The Gypsy Lied gets a reasonable amount of views everyday, nothing out of this world, but I’ve been generally content with the numbers. On this day though, when I looked at the graph that shows viewership for the month, I saw this:

At first, I wondered what could be wrong with my blog. Clearly I hadn’t received thousands of views in a matter of minutes just because.

I clicked on the very tall bar, and it took me to a page that indicated that all these viewers had been referred to my blog by a certain website. That website being: www.twitter.com/springsteen aka Bruce Springsteen’s twitter page.

Look!

My name, my “tweet,” and a link to my blog were at the top of Bruce Springsteen’s twitter feed! Now, being the nerd that I am, I get excited when anyone retweets me, but when Bruce Springsteen does it, it’s like a full plate of happiness with a side of  “Oh My God” and Tiramisu for dessert.

While candy rainbows and magical unicorns collided to create blinding fireworks in my happy little head, I did what I always do when I’m at home on a Friday and Bruce Springsteen retweets me. I called my mom.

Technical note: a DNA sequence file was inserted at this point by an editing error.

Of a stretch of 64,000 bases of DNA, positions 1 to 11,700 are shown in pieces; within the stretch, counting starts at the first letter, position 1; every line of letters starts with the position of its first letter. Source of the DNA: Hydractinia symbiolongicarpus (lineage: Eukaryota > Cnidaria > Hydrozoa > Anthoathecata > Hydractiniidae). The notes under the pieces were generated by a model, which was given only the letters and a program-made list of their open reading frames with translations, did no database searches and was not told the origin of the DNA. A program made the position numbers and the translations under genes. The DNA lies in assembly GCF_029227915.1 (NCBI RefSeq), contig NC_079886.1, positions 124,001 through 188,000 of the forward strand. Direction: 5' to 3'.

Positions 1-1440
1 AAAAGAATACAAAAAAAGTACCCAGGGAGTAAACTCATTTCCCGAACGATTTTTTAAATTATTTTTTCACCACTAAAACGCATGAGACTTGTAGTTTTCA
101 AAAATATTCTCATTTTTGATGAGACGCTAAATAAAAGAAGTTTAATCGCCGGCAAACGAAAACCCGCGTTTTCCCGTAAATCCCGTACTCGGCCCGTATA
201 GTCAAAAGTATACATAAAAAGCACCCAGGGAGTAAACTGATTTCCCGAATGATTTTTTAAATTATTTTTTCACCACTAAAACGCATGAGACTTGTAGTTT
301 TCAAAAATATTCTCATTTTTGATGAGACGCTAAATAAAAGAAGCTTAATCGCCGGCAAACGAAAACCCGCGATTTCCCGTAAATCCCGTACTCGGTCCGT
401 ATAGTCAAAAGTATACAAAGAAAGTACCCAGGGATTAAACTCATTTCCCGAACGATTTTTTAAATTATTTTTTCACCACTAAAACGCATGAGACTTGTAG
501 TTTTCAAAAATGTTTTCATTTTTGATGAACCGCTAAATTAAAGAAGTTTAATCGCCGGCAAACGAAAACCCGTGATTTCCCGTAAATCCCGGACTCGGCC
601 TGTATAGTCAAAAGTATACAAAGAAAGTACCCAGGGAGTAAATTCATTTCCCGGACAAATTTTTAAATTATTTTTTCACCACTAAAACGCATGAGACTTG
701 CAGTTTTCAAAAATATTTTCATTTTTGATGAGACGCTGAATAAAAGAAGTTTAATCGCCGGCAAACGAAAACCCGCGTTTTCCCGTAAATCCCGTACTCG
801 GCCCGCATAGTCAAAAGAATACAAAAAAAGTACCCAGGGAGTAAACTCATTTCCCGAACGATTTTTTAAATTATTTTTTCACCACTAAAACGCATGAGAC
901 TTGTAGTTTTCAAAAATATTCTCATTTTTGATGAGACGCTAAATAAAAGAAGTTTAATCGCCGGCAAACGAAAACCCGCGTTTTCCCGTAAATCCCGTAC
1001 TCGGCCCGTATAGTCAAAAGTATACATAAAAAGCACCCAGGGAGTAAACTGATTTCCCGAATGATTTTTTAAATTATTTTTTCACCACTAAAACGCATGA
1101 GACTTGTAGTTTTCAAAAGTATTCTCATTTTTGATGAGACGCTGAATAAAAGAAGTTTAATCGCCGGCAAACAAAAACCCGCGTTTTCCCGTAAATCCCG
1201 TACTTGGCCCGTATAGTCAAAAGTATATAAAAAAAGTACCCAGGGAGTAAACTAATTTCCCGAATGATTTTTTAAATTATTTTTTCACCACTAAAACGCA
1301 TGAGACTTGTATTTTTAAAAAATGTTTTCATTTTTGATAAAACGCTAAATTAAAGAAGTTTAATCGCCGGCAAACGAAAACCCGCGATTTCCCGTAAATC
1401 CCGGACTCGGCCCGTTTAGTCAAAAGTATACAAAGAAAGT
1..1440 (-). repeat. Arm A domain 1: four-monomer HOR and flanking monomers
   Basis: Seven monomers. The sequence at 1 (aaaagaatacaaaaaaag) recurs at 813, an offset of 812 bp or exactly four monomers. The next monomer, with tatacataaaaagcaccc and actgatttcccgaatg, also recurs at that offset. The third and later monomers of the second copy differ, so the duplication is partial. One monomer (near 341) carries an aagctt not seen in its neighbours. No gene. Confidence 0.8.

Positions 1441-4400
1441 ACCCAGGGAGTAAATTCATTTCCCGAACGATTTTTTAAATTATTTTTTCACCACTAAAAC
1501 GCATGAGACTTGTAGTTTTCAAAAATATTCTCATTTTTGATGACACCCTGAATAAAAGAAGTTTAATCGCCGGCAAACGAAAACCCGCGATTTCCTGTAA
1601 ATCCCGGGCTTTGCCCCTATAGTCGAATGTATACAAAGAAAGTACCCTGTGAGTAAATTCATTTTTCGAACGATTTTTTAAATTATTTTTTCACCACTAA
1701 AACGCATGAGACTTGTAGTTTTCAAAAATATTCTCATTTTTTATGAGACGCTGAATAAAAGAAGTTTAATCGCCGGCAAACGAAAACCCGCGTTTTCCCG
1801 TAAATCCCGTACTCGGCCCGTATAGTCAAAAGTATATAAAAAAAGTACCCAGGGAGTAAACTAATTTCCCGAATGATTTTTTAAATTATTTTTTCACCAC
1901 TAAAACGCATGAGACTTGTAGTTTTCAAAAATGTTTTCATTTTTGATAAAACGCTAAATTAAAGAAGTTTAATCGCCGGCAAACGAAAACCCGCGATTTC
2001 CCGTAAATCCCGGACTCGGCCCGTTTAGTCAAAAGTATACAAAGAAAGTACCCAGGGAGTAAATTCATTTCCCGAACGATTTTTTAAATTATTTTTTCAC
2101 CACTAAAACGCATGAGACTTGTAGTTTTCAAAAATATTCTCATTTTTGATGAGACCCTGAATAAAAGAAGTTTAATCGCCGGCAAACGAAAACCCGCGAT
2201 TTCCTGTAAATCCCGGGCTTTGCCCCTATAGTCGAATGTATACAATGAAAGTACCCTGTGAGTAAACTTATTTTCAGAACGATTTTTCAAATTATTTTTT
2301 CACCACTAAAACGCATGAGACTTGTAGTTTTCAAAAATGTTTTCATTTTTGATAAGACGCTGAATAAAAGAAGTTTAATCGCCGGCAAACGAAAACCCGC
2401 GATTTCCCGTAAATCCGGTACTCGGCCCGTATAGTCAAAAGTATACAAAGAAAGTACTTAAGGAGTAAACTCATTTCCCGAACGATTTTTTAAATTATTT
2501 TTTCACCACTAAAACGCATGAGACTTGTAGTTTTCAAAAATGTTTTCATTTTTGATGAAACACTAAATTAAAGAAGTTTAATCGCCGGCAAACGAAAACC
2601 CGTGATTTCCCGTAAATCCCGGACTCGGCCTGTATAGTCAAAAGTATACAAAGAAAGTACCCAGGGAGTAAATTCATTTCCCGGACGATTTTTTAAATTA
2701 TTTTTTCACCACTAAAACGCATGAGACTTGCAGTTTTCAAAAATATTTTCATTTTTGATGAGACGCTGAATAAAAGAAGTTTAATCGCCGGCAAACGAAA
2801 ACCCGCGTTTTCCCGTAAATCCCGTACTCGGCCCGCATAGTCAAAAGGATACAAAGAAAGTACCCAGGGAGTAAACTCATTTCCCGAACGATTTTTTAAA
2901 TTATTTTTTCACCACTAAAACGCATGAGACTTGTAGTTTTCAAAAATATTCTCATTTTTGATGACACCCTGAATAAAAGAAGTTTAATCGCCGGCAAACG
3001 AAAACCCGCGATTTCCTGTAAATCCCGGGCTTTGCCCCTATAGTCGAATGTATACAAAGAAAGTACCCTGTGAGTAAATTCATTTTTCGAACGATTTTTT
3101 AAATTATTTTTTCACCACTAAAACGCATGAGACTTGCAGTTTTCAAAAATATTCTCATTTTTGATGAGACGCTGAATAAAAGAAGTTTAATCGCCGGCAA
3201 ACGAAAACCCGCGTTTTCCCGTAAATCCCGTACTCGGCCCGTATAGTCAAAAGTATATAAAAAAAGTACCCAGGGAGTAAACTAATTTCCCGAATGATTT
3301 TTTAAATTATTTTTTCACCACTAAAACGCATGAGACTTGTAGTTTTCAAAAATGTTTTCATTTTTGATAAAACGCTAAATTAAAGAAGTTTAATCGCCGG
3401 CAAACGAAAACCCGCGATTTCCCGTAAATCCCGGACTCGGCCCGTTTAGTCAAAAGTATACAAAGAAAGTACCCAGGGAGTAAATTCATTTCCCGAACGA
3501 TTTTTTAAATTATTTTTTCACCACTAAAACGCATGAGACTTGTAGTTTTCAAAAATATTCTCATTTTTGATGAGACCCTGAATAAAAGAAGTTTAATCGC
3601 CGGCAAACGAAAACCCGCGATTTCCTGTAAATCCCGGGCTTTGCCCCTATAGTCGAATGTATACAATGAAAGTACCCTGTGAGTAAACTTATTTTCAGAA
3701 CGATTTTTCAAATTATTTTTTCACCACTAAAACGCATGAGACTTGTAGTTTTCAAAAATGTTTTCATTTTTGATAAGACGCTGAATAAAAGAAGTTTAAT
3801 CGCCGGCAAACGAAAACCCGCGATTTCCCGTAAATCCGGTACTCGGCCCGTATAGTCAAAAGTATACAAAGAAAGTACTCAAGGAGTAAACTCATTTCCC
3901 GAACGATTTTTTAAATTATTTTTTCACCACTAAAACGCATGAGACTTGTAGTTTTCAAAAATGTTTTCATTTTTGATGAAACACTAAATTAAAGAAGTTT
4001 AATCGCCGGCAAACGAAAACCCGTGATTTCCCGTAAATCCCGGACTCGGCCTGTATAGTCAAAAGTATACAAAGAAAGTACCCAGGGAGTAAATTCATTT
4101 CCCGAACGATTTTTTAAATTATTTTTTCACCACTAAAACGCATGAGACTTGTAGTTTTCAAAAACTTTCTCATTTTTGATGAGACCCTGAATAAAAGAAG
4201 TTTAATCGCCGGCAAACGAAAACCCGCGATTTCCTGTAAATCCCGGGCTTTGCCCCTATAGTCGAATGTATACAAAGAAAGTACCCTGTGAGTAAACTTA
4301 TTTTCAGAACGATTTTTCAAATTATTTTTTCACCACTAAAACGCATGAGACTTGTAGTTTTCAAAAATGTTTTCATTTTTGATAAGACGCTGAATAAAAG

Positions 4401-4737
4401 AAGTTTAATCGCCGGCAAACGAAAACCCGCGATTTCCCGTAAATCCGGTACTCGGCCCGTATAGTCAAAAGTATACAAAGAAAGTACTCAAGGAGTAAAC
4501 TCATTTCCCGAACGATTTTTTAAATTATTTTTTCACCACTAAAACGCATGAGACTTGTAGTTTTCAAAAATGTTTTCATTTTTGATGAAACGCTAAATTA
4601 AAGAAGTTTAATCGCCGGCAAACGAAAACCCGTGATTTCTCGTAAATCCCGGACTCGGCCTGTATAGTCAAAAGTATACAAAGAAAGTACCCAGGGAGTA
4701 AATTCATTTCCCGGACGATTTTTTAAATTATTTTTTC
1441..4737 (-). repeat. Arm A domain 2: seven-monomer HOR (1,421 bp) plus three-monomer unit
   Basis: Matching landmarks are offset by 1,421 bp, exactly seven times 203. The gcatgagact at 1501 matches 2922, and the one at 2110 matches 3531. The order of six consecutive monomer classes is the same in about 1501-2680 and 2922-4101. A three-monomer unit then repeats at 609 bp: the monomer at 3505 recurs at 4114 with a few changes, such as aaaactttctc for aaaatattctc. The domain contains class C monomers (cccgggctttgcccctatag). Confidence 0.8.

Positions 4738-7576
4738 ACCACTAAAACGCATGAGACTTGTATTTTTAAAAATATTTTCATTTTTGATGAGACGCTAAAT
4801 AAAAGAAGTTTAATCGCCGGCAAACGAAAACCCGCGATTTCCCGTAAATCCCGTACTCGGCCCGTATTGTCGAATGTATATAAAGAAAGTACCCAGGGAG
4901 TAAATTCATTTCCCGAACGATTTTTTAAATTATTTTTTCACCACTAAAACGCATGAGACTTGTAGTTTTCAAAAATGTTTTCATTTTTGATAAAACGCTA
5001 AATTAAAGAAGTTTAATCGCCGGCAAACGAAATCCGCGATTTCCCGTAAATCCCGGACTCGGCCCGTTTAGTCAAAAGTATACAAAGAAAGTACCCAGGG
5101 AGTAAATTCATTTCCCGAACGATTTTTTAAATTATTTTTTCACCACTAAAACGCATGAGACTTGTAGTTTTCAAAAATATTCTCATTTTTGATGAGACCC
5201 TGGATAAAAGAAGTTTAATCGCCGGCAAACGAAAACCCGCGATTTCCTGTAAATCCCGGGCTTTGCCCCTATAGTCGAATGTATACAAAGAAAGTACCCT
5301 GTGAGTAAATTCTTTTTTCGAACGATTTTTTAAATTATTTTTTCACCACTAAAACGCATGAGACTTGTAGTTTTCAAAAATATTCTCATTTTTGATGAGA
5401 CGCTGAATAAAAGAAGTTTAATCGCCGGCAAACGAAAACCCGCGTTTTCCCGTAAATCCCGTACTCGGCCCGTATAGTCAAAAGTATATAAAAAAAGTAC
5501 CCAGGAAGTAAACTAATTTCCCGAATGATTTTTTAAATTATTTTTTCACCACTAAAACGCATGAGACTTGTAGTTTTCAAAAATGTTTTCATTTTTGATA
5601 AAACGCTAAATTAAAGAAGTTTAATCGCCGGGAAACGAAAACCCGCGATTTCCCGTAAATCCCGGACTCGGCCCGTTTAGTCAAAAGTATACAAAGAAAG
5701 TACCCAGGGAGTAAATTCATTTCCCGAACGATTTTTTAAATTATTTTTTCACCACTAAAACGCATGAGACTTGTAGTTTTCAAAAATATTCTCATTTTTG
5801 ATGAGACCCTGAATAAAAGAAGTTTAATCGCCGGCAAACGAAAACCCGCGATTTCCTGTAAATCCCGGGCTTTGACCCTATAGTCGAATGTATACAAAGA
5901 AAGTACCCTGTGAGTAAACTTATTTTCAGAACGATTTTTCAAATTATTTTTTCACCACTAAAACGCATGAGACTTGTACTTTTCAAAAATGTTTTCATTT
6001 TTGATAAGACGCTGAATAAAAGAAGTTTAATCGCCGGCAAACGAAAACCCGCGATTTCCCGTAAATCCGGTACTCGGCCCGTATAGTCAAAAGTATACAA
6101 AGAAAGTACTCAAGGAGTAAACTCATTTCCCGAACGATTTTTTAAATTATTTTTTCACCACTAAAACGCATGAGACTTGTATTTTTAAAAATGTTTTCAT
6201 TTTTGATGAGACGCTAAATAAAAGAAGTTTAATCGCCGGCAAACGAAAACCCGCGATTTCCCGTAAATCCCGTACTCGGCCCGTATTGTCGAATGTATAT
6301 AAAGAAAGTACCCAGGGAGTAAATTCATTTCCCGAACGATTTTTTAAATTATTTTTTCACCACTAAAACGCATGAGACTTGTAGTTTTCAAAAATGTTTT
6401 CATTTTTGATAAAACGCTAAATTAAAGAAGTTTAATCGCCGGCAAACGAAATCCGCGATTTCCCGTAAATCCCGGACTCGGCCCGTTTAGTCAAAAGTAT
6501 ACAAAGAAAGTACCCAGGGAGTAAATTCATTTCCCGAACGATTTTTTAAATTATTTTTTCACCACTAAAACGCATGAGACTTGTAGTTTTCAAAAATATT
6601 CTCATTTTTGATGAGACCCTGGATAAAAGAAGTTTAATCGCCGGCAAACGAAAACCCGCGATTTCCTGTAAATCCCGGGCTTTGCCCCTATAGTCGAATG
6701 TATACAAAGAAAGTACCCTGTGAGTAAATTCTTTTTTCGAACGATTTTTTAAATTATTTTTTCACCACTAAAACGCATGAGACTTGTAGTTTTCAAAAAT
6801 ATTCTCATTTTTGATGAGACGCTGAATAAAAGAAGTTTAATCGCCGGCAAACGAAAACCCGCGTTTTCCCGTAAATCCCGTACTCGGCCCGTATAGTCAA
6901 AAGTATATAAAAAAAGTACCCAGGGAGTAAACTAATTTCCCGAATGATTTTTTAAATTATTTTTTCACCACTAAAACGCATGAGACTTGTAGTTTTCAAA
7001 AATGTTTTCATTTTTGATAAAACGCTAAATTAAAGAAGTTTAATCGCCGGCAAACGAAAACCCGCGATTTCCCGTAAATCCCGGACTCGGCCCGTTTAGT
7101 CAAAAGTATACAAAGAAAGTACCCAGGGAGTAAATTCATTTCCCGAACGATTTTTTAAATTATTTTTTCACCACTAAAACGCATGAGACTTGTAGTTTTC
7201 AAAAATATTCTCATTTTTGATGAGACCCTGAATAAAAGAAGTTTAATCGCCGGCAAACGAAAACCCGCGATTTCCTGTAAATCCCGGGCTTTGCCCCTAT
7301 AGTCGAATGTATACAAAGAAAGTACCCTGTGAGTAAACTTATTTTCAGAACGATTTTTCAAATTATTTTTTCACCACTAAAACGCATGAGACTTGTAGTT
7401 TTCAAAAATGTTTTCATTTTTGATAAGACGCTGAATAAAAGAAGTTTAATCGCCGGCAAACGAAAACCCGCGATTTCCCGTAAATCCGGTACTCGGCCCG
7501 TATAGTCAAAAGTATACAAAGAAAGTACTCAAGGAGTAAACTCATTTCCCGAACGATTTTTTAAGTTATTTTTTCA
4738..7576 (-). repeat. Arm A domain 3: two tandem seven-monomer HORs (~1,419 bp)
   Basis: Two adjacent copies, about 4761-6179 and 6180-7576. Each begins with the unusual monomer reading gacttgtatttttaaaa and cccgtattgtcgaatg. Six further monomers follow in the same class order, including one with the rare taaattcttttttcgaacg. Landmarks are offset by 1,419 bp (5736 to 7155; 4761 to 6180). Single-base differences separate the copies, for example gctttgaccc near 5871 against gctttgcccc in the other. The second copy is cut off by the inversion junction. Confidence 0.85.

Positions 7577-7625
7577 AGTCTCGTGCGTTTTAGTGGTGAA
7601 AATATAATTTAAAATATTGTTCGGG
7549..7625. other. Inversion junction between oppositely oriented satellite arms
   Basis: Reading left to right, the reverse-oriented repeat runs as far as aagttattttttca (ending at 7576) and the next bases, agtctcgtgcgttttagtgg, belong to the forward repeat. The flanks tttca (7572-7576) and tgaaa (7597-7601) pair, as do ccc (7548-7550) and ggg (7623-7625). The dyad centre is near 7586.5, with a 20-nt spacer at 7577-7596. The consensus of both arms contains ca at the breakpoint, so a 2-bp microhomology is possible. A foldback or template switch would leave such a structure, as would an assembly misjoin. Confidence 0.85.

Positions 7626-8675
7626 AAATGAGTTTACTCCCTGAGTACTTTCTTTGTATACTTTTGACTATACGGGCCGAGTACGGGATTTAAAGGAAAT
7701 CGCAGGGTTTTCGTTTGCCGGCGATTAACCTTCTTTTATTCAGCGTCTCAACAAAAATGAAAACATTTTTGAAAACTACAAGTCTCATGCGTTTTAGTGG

The conversation went like this:

“Mom!”

“Who is this?”

“Carla… your daughter.”

“Why are you calling? What’s wrong?” (I need to call my mom more often)

“Nothing’s wrong. I just got retweeted by the Boss! Bruce retweeted me!!!”

“I don’t understand. What’s a retweet?”

“Ok – I tweeted a link to the article I wrote about my Bruce encounter the other day, and he – BRUCE SPRINGSTEEN – retweeted it. That means all of his followers can see my tweet!” (The generational digital divide is not going to interrupt my elation, dammit!)

“Ohh that’s wonderful! Did he say he liked your article? Did you talk to him?”

“No, I don’t even know if he saw it, probably someone who works for him did, but my blog is exploding!!!!”

“Is it going to be ok?!” (Damn you, generational divide!)

“Yes. It just means lots of people are visiting my blog.” (My mom and I clearly need to have a chat about Twitter, blogs and the like so this conversation goes a bit smoother if it ever happens again)

I got off the phone and did a little happy dance, jumped around a bit, ate a cookie, sent an incoherent email to my sister that looked like this: “THE BOSS, RETWEETTTTED, SO HAPPY, BLOG,” and that was that.